Penpont and the Joseph Thomson Project
Penpont is a small but thriving village in the beautiful area of mid-Nithsdale in Dumfries and Galloway, in South West Scotland. Unusually for a place of its size, it still has its church and primary school, a post office, a general store, a tea room, a service garage, a bus service and an active Community Council.
It also has a rich and generally well-recorded history, which includes its main claim to fame as the birthplace of the remarkable African explorer, Joseph Thomson.
JOSEPH THOMSON LOCAL HERITAGE CENTRE
We describe below the objectives for the Joseph Thomson Local Heritage Centre at Sundial Cottage, Penpont and a summary of the proposed activities that it will offer the public. These are based on an Activities and Resources plan which has been drafted by members of the Joseph Thomson Project Steering Group as part of the restoration project for the cottage. It is available by e-mail on request.
The development of the Joseph Thomson Local Heritage Centre is being undertaken by the Joseph Thomson Project Steering Group with funding from Dumfries & Galloway Council, the Scottish Government / LEADER Programme and private donations.
The Group was established in 1998 with the aim of promoting the education of local residents in their local heritage and in particular to acquire by lease and undertake the renovation of the birthplace of Joseph Thomson, the African explorer, as a centre for the delivery of this aim.
Sundial Cottage is a sandstone cottage dating from around 1830-40. William and Agnes Thomson moved into it in 1856, having purchased the property for the sum of £17. They already had four sons but it was in this cottage that their last son, Joseph, was born in 1858. Joseph went on to become one of the principal Victorian explorers of the African continent.
It was a simple, ‘2-up / 2-down’ cottage to which William, a stonemason, made the significant additions of a cantilevered stone staircase inside and the armoury for the Penpont Volunteer Rifle Force above the yard outside (see images). The cottage is built into the bank of the hill behind, divided from it only by a narrow, sandstone flagged yard, adjoining a washroom, with a water pump and an open brazier for heating water.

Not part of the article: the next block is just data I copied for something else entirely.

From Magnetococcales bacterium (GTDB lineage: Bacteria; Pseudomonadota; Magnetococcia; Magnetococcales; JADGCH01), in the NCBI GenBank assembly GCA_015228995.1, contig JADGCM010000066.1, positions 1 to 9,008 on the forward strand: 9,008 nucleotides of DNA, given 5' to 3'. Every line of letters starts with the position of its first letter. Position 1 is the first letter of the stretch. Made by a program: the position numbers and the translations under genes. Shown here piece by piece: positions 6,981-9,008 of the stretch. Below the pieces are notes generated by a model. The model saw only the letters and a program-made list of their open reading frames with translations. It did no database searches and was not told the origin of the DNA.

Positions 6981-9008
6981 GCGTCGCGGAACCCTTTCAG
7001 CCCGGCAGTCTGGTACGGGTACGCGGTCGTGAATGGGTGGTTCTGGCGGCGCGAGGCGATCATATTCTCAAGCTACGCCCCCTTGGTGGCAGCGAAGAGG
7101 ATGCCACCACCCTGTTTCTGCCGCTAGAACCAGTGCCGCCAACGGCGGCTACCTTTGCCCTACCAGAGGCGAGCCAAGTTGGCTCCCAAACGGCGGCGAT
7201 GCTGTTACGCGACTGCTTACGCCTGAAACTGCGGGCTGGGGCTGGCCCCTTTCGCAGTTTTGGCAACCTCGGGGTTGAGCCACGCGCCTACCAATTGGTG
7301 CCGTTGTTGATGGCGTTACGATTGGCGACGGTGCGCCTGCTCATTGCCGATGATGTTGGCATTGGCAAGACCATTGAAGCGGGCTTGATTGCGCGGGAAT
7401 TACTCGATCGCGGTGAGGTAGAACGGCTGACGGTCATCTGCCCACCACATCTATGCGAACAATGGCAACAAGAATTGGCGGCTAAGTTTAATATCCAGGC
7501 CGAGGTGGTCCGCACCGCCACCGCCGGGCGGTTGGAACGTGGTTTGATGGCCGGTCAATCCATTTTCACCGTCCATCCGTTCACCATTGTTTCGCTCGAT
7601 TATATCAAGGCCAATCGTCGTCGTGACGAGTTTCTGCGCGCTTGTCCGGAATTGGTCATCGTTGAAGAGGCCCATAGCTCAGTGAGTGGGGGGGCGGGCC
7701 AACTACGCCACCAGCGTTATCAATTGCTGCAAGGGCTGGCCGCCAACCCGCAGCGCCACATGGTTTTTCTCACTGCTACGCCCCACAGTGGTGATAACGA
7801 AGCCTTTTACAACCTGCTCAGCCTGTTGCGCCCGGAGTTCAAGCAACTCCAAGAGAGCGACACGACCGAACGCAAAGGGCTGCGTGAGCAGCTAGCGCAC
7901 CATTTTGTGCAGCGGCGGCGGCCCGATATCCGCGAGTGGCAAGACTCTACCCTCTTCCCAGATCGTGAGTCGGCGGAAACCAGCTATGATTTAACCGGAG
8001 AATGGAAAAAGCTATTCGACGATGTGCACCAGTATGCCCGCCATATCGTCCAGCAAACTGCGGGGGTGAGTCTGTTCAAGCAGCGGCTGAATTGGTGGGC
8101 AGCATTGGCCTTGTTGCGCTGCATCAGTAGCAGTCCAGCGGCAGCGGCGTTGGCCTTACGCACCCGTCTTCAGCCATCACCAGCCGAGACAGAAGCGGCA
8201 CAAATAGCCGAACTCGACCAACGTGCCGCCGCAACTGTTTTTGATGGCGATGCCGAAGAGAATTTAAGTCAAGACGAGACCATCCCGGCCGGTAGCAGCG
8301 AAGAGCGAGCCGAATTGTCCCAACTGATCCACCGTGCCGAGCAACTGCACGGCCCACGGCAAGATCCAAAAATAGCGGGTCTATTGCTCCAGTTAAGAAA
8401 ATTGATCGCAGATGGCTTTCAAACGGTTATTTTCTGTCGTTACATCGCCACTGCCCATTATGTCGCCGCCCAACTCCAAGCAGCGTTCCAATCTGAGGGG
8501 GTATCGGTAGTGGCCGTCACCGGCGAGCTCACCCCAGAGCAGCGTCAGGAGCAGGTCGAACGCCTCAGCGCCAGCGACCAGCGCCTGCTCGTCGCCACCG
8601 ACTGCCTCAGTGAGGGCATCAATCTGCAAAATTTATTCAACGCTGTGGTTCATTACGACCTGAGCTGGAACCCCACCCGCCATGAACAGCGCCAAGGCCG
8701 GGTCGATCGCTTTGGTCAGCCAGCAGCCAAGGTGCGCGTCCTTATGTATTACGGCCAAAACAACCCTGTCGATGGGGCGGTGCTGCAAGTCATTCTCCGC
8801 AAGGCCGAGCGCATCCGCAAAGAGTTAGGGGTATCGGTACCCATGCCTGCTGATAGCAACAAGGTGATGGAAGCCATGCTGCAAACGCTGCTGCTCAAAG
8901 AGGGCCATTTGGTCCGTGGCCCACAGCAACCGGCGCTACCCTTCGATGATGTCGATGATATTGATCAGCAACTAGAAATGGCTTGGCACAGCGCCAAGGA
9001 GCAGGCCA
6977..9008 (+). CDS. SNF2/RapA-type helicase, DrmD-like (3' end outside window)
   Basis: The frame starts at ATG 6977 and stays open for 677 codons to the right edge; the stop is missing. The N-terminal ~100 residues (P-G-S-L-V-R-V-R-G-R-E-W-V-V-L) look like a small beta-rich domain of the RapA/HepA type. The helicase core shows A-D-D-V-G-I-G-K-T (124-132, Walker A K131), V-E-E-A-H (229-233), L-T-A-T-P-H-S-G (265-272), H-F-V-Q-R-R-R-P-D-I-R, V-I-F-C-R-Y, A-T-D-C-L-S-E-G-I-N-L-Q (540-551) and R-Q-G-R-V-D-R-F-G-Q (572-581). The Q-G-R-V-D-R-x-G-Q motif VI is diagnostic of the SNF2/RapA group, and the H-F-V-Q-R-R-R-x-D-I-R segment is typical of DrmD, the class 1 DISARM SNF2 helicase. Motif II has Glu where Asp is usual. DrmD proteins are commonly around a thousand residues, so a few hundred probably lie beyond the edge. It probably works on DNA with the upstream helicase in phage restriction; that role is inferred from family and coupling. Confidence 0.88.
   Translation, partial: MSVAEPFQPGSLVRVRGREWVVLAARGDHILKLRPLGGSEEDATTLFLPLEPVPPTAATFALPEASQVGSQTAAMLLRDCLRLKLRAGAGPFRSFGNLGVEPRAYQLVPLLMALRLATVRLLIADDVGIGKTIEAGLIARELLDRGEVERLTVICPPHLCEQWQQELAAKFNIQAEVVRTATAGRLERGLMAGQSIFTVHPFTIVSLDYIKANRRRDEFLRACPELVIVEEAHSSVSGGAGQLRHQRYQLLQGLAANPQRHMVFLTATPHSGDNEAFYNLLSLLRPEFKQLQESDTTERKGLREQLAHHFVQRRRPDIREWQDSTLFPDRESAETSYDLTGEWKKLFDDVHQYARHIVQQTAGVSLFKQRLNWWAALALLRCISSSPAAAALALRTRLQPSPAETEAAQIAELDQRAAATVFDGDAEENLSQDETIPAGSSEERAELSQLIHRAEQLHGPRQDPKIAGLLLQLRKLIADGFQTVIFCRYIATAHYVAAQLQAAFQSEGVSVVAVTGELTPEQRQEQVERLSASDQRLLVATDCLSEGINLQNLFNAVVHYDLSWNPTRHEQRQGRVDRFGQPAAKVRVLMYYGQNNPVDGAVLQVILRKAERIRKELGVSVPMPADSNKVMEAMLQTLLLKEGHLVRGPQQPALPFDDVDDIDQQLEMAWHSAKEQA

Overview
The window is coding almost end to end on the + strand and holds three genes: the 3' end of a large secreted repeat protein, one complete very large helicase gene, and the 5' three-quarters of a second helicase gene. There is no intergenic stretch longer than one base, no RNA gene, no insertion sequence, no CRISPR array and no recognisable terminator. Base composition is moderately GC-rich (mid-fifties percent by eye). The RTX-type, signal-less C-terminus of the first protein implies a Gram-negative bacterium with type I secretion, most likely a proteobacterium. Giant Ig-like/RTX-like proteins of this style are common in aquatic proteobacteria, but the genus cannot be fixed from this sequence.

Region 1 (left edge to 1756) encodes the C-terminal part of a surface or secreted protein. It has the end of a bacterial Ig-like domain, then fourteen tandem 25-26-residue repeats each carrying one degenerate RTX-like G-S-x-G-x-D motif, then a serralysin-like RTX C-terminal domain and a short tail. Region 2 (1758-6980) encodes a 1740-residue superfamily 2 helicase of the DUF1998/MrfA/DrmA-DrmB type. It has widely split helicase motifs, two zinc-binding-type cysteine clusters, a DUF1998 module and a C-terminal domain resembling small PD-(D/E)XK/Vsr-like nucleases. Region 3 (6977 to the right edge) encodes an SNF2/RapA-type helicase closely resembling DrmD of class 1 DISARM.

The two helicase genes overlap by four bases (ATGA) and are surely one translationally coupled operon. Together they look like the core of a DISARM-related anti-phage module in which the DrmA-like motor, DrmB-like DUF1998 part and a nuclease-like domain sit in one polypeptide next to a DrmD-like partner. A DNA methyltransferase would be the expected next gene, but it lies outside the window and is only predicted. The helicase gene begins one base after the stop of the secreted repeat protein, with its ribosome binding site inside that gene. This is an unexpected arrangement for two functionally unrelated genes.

The Thomsons sold the cottage in 1868 and moved to Gatelawbridge, after which it was let to a succession of tenants, the last of which was Mrs Carson who lived there from 1927 until her death in 1996. Mrs Carson’s tenancy was significant for the relatively few changes that were made to the cottage in her time - notably an inside WC and kitchen sink – and the lack of occupants since then means that the cottage has the feel of a tiny ‘time capsule’, complete with box bedrooms, the outside privy and pigsty.
The cottage is now ‘B’ listed and became known as Sundial Cottage during the 1950s.
It is proposed that the cottage, once converted, will be a multi-disciplinary centre, offering a number of activities based on the local heritage theme.
The principal objectives for the Centre are to:
· present the house itself, highlighting its history and original features
· tell the story of Joseph Thomson's life and legacy
· relate other aspects of local heritage for the benefit of residents and visitors
· facilitate family history research
· offer an educational resource to local schools
· provide a venue for local heritage-themed talks, exhibitions and events
· attract visitors to and inform them about local attractions
· provide a community IT / training / meeting facility
· create opportunities for volunteering, skills development and employment
· support existing businesses
Principles, Activities and Themes
The broad principles for the delivery of each of these objectives, the main activities involved and their related themes are part of the plan available by email on request.
A document which lists the physical and volunteer resources required by the centre for the activities identified above is available by email on request. The financial implications will be assessed as part of the Business Plan for the centre.